Is the Minkowski bound really the right optic here?

Trivially if x^2 + y^2 = p then (-1/p) = 1; on the other hand, if (-1/p) = 1 then by elementary considerations there exists a quadratic form of discriminant -4 that represents p. (If m^2 + 1 = kp, take px^2 +2mxy + k y^2.) Now the fact that Q(i) has class number 1 intervenes: our second quadratic form of discriminant -4 must be equivalent to the form x^2 + y^2, so the latter represents p as well.

This is quite general. If D is a negative discriminant, there is a quadratic character such that every prime represented by a positive definite binary quadratic form of discriminant D is in the kernel of the quadratic character. Conversely every prime in the kernel of the quadratic character is shown (in the same elementary manner as above) to be represented by some form of discriminant D. Therefore when the class number h(D) = 1, so that all forms of discriminant D are equivalent, every such form represents every prime in the kernel of the quadratic character.

Now that these two phenomena (class number 1, and quadratic forms representing everything passing a congruence test) can be seen to be directly related, it’s not so surprising when a Minkowski-type bound can be used to show for a particular discriminant that one or the other of them obtains.

Noah, can you do me a big favor and submit this to the 15th carnival of mathematics, to be hosted in a week on http://www.johnkemeny.com/blog/? I’ve heard complaints about the fact that too much of the material submitted lately is high school-level, and personally I think the more algebraic number theory it has, the better.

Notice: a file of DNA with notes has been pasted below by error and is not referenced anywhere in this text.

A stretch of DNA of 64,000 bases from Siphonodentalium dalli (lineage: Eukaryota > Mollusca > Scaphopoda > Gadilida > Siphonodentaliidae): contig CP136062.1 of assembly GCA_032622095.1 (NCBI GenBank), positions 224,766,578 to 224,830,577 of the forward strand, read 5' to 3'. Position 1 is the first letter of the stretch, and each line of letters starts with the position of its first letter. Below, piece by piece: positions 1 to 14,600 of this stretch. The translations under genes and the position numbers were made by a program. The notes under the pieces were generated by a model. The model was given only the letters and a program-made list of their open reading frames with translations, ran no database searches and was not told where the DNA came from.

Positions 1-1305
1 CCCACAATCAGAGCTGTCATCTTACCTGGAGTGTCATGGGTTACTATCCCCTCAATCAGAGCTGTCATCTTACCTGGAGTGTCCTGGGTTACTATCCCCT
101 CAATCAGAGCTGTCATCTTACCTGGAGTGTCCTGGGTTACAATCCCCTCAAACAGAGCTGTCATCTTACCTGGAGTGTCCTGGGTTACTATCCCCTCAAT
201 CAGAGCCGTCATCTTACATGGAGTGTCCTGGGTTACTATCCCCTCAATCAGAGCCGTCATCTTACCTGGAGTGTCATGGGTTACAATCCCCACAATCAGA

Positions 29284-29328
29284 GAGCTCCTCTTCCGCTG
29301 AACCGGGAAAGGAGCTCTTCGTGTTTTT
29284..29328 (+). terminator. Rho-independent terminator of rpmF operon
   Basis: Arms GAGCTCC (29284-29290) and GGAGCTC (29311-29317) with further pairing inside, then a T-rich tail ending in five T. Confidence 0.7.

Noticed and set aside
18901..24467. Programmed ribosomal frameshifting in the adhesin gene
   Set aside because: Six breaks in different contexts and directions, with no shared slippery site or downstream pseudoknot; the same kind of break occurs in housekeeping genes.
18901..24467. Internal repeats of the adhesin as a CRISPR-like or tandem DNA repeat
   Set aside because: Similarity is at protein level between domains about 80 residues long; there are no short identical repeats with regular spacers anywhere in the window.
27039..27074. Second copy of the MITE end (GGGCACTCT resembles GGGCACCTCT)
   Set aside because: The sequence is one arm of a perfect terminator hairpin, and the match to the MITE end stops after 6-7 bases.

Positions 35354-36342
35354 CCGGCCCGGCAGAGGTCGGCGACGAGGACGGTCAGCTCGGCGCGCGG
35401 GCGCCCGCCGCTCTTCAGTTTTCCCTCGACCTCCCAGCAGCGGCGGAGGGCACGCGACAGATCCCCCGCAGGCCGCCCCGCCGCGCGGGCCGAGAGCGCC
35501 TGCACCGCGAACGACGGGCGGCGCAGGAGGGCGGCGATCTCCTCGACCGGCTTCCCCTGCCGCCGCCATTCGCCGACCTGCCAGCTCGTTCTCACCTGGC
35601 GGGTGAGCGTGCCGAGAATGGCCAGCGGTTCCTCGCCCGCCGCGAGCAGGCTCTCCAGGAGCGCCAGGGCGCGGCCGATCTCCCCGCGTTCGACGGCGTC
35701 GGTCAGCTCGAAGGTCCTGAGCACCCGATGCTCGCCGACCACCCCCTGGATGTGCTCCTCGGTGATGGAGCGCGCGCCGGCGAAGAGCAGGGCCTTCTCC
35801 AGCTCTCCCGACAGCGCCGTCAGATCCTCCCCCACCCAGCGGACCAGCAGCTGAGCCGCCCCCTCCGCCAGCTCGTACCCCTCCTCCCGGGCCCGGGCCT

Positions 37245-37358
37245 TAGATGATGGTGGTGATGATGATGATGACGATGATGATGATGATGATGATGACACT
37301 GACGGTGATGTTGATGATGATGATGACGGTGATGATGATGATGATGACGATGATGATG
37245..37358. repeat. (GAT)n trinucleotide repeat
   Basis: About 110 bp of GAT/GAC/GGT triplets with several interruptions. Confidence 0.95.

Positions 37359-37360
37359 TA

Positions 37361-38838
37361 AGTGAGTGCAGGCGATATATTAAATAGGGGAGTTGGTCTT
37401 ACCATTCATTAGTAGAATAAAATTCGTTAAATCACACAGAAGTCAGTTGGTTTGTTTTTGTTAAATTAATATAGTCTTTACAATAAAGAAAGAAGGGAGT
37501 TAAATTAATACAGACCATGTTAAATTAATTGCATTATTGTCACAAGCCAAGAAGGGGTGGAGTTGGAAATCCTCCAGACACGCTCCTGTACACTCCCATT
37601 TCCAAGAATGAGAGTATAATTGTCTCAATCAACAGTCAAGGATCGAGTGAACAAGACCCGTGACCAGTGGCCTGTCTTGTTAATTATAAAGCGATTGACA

I certainly didn’t mean to imply that there was anything deep or surprising going on here. Just that I hadn’t seen before how close the use of the Minkowski bound echoes the other uses of Minkowski’s theorem that I was more familiar with. Perhaps it wasn’t totally necessary for me to go into details on why “these two phenomena (class number 1, and quadratic forms representing everything passing a congruence test)… are related.” But I did want to explain that it was elementary and didn’t require understanding ideals or the class group. The heart of this post was intended to be the fact that Minkowski’s theorem actually comes in in the same way for the two arguments.

Oh, I know… I’ve even seen that connection before, although without a proof (it’s in a book by Davenport about number theory that introduces this whole theory without ever invoking number fields). But it’s fairly obscure, and almost all other number theory textbooks I’ve seen gloss over it, saying nothing about Minkowski theory except for proving the lattice point and linear forms theorems. Chances are, it’s going to be reasonably challenging to the grad students who read the carnival.

Er, my comment was a reply to Dave Savitt’s comment. I have to admit I don’t understand how this carnival thing works. Why do I have to submit a post? I mean linking is free, I don’t have to give permission for someone to link.

Noah, I think the idea is that the organizer of the carnival should not have to scan the entire mathematics blogosphere for entries, but rather to have them suggested. The blogosphere is just too big for people to try to do carnivals just based on their own reading.

That makes sense, but then shouldn’t people be allowed to nominate

other people’sposts? It seems conterproductive to have Alon have to go commenting here and at the everything seminar and whereever else, instead of just nominating them himself.Yeah, in principle you could do that, but usually people nominate their own posts only. It’s just a bad habit, I suppose.